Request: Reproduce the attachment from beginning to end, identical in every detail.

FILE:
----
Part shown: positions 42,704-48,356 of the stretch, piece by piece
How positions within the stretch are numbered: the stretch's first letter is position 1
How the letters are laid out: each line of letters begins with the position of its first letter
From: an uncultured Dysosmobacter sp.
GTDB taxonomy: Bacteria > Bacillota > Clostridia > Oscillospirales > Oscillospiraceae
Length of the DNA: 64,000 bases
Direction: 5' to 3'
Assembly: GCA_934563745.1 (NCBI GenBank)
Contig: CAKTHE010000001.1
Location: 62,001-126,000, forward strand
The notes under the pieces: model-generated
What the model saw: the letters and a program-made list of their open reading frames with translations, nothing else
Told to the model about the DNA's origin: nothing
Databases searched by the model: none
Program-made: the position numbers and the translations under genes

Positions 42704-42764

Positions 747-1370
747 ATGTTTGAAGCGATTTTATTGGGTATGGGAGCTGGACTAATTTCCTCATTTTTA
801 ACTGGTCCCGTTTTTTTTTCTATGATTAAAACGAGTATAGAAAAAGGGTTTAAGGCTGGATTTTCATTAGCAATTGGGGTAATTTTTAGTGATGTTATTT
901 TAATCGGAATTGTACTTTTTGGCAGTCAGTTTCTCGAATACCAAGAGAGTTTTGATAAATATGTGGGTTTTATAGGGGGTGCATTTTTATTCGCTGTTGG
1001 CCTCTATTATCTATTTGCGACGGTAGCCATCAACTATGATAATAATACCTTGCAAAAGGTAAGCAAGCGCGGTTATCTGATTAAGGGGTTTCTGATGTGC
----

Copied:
Part shown: positions 42,704-48,356 of the stretch, piece by piece
How positions within the stretch are numbered: the stretch's first letter is position 1
How the letters are laid out: each line of letters begins with the position of its first letter
From: an uncultured Dysosmobacter sp.
GTDB taxonomy: Bacteria > Bacillota > Clostridia > Oscillospirales > Oscillospiraceae
Length of the DNA: 64,000 bases
Direction: 5' to 3'
Assembly: GCA_934563745.1 (NCBI GenBank)
Contig: CAKTHE010000001.1
Location: 62,001-126,000, forward strand
The notes under the pieces: model-generated
What the model saw: the letters and a program-made list of their open reading frames with translations, nothing else
Told to the model about the DNA's origin: nothing
Databases searched by the model: none
Program-made: the position numbers and the translations under genes

Positions 42704-42764

Positions 747-1370
747 ATGTTTGAAGCGATTTTATTGGGTATGGGAGCTGGACTAATTTCCTCATTTTTA
801 ACTGGTCCCGTTTTTTTTTCTATGATTAAAACGAGTATAGAAAAAGGGTTTAAGGCTGGATTTTCATTAGCAATTGGGGTAATTTTTAGTGATGTTATTT
901 TAATCGGAATTGTACTTTTTGGCAGTCAGTTTCTCGAATACCAAGAGAGTTTTGATAAATATGTGGGTTTTATAGGGGGTGCATTTTTATTCGCTGTTGG
1001 CCTCTATTATCTATTTGCGACGGTAGCCATCAACTATGATAATAATACCTTGCAAAAGGTAAGCAAGCGCGGTTATCTGATTAAGGGGTTTCTGATGTGC